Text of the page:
These filters provide a user-friendly interface for selecting one or more values from a list. They typically display data as a pie chart or bar graph, with one value selected by the user. The Slicer filter is an advanced type of slicer allowing users to filter the data based on multiple attributes.

A slicer can also be used for numeric values. A slicer can be used for both text-based and numeric values. Slicers are not limited to numeric value selection; they can be used with any data type.

6. Cross-filtering

Cross-filtering is a feature that allows you to filter one visual based on selections in another visual, creating a dynamic relationship between visuals.

For example, you could filter the current visualization in your dashboard using the Questions tab and then select specific questions from the questions list to be included in the new visualization.

The cross-filtering feature allows you to create dynamic relationships between visuals by allowing you to filter one visual based on selections in another visual.

7. Top N Filters

The top and bottom N filters help display a smaller number of measures. These filters allow you to display the top or bottom N values based on a specified measure.

The top N filter allows you to show the top N measures in an analysis, while the bottom N filter allows you to show the bottom N measures in an analysis.

8. Relative Date Filters

Relative date filters allow you to filter data based on comparable periods, such as the last seven days, last month, or next quarter.

These filters provide more flexibility than the other filters because they can be applied at any time and do not require a specific start and end date.

9. Advanced Filters

These filters allow you to create complex filter expressions using multiple conditions and logical operators.

You can use advanced filters to combine multiple conditions, making creating complex rules that match more complex data easier. For example, if you want to apply custom logic to only a subset of your data, you can use an advanced filter.

Advanced filters are helpful when applying complex conditions to your data to apply more specific rules (e.g., letting some customers in but not others).

How to Apply Report Filter in Power BI Desktop?

Applying a report filter in Power BI Desktop allows you to filter your visualizations and focus on specific data relevant to your analysis. Here’s how you can apply a report filter in Power BI Desktop:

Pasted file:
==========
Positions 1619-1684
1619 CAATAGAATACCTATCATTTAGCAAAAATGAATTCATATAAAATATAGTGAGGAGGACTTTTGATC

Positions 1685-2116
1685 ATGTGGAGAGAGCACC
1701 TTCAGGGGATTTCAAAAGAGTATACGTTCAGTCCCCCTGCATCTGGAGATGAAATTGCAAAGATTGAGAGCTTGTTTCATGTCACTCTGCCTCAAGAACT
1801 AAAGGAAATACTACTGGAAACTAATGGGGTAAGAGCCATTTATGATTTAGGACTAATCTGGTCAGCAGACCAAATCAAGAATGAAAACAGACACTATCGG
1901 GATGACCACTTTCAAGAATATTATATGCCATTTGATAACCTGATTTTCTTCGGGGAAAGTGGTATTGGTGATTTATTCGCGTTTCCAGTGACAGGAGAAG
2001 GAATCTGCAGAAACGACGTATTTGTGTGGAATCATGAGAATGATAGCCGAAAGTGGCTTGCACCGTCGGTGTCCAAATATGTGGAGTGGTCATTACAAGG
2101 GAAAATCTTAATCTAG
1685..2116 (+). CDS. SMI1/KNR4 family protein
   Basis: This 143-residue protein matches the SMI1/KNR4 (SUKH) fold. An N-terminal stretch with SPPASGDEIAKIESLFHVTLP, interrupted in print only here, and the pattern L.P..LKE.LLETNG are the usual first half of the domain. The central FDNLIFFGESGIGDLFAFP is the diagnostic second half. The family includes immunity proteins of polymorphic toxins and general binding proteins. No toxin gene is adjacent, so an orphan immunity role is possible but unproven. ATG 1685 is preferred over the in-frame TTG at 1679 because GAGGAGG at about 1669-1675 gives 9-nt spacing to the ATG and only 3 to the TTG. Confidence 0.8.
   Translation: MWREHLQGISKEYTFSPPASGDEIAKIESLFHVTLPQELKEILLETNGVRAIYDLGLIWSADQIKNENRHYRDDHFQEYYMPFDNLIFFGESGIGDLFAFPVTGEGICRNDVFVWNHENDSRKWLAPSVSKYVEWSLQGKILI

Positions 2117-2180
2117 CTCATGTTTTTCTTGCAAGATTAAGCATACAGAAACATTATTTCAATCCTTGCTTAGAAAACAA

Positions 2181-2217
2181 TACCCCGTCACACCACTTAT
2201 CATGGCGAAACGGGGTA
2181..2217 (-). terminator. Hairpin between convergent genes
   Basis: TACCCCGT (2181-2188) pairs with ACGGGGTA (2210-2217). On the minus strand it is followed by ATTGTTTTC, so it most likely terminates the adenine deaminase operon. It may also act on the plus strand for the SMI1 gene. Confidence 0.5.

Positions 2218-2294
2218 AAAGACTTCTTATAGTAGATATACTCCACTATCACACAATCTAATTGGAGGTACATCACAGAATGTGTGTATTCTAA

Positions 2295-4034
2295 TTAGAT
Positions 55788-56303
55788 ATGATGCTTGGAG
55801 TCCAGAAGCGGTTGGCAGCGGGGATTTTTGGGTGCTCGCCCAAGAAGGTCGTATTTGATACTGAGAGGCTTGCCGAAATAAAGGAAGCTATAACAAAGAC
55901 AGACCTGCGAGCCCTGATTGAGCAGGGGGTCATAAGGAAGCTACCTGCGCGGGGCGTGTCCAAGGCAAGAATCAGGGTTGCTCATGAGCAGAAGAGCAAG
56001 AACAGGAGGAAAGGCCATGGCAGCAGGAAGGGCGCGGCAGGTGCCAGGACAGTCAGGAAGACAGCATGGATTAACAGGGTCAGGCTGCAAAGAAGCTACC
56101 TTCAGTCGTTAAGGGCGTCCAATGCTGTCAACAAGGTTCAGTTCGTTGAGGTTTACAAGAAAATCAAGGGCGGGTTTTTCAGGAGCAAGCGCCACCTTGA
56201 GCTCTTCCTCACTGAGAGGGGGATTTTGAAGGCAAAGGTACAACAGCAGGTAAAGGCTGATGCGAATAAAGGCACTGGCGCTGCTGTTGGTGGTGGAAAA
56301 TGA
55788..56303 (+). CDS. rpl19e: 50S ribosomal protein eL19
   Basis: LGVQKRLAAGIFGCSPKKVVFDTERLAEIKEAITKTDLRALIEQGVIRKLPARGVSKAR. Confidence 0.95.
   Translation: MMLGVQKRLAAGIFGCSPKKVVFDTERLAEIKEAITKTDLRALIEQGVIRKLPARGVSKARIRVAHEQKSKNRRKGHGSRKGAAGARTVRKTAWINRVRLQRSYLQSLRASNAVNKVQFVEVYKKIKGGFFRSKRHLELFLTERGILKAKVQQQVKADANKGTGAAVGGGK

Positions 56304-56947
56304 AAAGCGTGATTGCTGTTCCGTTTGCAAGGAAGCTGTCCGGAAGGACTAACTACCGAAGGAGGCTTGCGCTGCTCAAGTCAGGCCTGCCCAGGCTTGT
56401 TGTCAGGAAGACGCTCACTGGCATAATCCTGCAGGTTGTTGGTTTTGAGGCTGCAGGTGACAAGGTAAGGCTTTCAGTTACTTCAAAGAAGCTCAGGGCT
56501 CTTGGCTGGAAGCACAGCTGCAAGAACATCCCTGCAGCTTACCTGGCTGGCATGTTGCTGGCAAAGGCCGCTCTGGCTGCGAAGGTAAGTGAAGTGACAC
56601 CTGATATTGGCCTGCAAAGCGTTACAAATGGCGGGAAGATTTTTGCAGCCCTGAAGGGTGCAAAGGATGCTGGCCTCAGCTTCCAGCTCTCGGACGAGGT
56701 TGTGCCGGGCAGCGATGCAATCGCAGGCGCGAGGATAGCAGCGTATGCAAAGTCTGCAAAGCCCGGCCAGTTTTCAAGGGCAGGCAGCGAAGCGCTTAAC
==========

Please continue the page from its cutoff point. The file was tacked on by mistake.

Step 1: Open the report page that you want to filter

Step 2: Click on the visualization that you want to filter.

Step 3: In the Visualizations pane, select the “Filters” icon (a funnel-shaped icon) to open the Filters pane.

Step 4: In the Filters pane, select the field that you want to use as a filter.

Step 5: Choose the type of filter that you want to apply from the drop-down list. For example, you can choose “Basic filtering,” “Advanced filtering,” “Relative date filtering,” or “Top N filtering.”

Step 6: Set the filter criteria, such as selecting the values you want to include or exclude from the visualization.

Step 7: Click on “Apply Filter” to apply the filter to the visualization.

You can also apply filters to multiple visualizations on the same page by selecting the visualizations and then applying the filter to all of them simultaneously. Additionally, you can apply filters to the entire report by selecting the “Filters” icon in the Fields pane and setting the filter criteria for the entire report.

What are the Different Kinds of Filtering Methods

A filter is used to restrict the data that is displayed in a visual or chart based on specific criteria or conditions. There are several different sorting methods available for filtering data in various data analysis tools, including:

  1. Ascending/Descending sorting: This is the most common type of sorting, where data is sorted depending on a particular column in ascending or descending order.
  2. Alphabetical/numerical sorting: This type of sorting is used to sort data in alphabetical or numerical order based on a selected column.